where the wild things are

11

18/06/2012 by Carl Reynolds

Sandycove

Like Maurice Sendak’s Max, my fantasy was fed by anxiety. Off to Sandycove (just south of Cork) for nine days of sea, lake and river swimming, with a target of 100km over the week, on Ned Denison’s Distance Training camp. My shoulder was hurting (how would I cope with 100km of swims in nine days?); I’d agreed to be Stephanie Voss’s Channel support swimmer in July (how will I keep up with her and be useful?); and I’d agreed to, in the loosest sense, ‘look after’ Sarah Tunnicliffe and Bryn Dymott during the camp. But the biggest one was…I’m mixing it up with some of the giants of sea swimming…Lisa Cummins (double crossing), Lone Swimmer, Ned Denison, Owen O’Keefe, the Skellig Bull, Jen Schumacher, Fantastic Mr Finbarr and a host of others. And here comes the little old Aquatic Ape.

Ned said I should come anyway, despite the shoulder, and provide some background support; and with the exception of missing a swimmer one day – they came in half a mile from where all the others came in – enjoyed the role immensely. I wasn’t needed for the GaddAbtGarnish, so thought I’d see how the muscles held up to a 5k sea swim. Remarkably I came in in 1h 31m and had the pleasure of watching Bryn’s elegant breaststroke most of the way. But I was twingeing, so decided to keep it to 40 mins or less for the rest of the week. So I had a week watching 40 to 60 remarkable Irish, American, British and a lone Hungarian swimmer immerse themselves in cold water for hour after hour after hour. Sitting on the wall, checking them in, giving the odd feed, chasing blankets, Robies, chocolate; nattering about history and US culture with Bryan Lenahan, equality with Barbara Held, endless observations of a range of stroke styles; the role of cake, carbs and Maxim; discussing support crew mistakes and achievements; stories of previous crossing and the challenges faced; weeping and elation. And of course, my own swims. Several swims in Sandycove in clear and turbid water; a 4km rush down the River Lee, fed by a 6 cubic metre flow specially arranged by the water company, the aforementioned Gadd and a swim across Lough Ine through a mass of rubbery non-stinging jellyfish. A lovely 19.5km week for me. But what of the others?

Sarah T clocked up 86km, including a six hour swim in 12 degrees C and several two or three hour swims; Bryn’s breaststroked impressively for hour on hour and made porridge each and every morning; Stephanie was in her element and stayed the distance for every swim and kept her cadence up all through a six hour swim. I swam beside her for 20 to 30 minutes and was relieved to be able to keep up with her (one anxiety down) and am looking forward to a trip across the Channel in July. And I kept Sarah and Bryn well fed for the week.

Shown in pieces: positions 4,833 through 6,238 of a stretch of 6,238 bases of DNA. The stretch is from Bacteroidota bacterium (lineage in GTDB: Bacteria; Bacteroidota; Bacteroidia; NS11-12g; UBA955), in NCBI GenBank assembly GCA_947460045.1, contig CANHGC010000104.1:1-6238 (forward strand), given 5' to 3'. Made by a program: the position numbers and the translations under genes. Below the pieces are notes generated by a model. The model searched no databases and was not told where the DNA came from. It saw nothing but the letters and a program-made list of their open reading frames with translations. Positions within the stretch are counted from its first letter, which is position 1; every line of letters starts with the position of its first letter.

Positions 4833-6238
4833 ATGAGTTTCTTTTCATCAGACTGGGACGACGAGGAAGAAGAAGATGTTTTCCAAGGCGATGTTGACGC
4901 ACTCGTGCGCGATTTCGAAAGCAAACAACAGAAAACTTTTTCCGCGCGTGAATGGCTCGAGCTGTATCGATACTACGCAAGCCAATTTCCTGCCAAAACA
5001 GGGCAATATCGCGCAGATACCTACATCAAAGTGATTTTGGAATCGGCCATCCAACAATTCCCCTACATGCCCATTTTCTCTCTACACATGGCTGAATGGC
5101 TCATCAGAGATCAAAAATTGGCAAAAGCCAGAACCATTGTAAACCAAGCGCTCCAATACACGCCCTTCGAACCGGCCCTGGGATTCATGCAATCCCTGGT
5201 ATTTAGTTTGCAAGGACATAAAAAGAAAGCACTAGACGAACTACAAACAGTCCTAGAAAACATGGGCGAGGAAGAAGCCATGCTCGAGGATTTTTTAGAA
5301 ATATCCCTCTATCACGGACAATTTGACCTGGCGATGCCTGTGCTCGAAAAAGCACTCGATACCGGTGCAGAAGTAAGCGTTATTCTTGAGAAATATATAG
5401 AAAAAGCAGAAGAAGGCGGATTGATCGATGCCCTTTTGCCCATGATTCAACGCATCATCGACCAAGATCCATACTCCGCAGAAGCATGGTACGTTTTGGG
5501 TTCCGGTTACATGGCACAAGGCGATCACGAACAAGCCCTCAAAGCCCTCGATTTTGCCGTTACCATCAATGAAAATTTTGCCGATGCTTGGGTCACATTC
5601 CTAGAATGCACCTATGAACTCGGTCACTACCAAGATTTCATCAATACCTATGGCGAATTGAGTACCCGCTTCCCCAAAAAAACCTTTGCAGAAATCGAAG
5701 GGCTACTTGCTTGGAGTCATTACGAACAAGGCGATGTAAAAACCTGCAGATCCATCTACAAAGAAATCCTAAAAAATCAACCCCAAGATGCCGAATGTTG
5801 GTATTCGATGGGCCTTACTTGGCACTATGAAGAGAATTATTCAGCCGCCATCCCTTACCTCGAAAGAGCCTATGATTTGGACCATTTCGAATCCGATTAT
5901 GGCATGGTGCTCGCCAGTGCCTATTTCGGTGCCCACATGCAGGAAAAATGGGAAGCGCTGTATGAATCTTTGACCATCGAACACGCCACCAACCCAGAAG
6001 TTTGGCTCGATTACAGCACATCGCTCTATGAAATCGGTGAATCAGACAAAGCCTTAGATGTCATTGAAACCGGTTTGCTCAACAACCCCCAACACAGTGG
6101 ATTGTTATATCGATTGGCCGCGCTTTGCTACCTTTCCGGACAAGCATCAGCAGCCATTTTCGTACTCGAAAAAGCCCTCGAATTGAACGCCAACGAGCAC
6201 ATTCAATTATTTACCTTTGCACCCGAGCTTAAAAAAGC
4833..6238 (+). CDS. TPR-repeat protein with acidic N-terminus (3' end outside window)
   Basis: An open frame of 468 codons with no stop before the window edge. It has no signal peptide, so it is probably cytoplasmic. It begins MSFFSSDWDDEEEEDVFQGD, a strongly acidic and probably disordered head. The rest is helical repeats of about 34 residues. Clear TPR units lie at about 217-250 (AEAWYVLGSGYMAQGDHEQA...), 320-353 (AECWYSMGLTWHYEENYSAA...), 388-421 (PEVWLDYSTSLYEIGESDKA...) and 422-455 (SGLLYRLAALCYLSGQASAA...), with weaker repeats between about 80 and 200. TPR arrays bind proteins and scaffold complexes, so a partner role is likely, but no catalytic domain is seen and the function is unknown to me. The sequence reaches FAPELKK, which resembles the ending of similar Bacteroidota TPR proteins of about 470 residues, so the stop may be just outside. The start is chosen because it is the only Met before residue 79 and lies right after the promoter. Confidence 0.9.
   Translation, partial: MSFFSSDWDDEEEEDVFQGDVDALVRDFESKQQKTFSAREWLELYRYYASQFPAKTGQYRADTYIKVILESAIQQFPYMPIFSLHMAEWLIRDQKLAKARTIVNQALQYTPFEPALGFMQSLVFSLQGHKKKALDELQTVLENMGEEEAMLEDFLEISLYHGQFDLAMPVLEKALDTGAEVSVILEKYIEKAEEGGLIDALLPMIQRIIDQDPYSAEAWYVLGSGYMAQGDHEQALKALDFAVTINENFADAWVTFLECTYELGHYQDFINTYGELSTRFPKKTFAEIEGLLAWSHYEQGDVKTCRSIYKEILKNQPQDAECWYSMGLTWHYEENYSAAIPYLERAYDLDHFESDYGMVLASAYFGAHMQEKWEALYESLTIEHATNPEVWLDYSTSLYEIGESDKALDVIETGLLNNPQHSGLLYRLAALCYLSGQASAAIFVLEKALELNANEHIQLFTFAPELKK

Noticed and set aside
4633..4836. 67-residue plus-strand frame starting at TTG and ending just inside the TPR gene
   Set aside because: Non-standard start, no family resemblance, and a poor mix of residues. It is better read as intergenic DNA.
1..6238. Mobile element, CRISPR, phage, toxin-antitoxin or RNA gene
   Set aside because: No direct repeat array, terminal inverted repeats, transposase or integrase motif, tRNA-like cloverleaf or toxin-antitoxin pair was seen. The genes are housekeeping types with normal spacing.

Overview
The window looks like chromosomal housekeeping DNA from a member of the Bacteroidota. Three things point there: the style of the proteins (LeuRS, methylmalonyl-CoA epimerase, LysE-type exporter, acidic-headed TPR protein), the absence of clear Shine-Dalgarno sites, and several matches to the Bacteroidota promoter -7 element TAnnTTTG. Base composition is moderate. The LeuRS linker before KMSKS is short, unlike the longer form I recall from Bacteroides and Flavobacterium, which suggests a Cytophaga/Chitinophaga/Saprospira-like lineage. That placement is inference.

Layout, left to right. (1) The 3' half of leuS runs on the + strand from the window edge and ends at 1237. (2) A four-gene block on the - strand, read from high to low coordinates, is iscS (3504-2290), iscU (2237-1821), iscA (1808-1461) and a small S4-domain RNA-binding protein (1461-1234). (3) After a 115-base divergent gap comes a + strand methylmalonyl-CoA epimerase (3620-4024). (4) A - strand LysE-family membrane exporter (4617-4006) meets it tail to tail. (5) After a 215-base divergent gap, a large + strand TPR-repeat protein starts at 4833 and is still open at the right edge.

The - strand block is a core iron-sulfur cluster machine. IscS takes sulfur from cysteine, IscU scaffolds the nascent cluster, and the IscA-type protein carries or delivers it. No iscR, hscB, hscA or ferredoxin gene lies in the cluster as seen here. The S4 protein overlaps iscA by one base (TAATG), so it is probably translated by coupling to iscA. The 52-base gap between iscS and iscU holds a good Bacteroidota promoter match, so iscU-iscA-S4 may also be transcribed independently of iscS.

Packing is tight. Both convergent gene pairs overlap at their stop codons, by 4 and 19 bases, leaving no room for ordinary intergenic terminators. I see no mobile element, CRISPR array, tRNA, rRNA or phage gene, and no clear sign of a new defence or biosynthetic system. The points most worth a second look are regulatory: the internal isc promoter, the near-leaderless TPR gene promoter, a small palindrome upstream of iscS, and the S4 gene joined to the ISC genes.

Finally, thanks to Mary of the Tap Tavern for the generous rent agreement on her central Kinsale flat; Ned for tolerating me and for his time, enthusiasm, wit, drive and sheer bloody belief in all comers; the locals (you know who you are) for being the friendliest concentration outside Tooting Bec Lido of people on the planet; and the other visitors for sharing their stories, struggles and successes with the ape on the wall. I’ll be back.

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11 thoughts on “where the wild things are

  1. Nando Cuca says:

    Jeeezus, you really are swimming with the big boys now. And here I am fearing the mile race in July!

  2. Wow, sounds like quite a trip!

  3. Rebecca says:

    Hardcore stuff! – well done to you all ;)

  4. LoneSwimmer says:

    Friendly … or are we more like a Cult?

    Great to have you over!

    • There are some analogies to a cult, but I think that (in general) the effects of cold and cool water on an already voluble group of people, the sense of common endeavour, the willingness to help and the cake, maximises the chatter, bonhomie and good spirits of all. Great to meet you in the flesh too.

  5. Martin says:

    Beautiful pictures and a lovely place to swim

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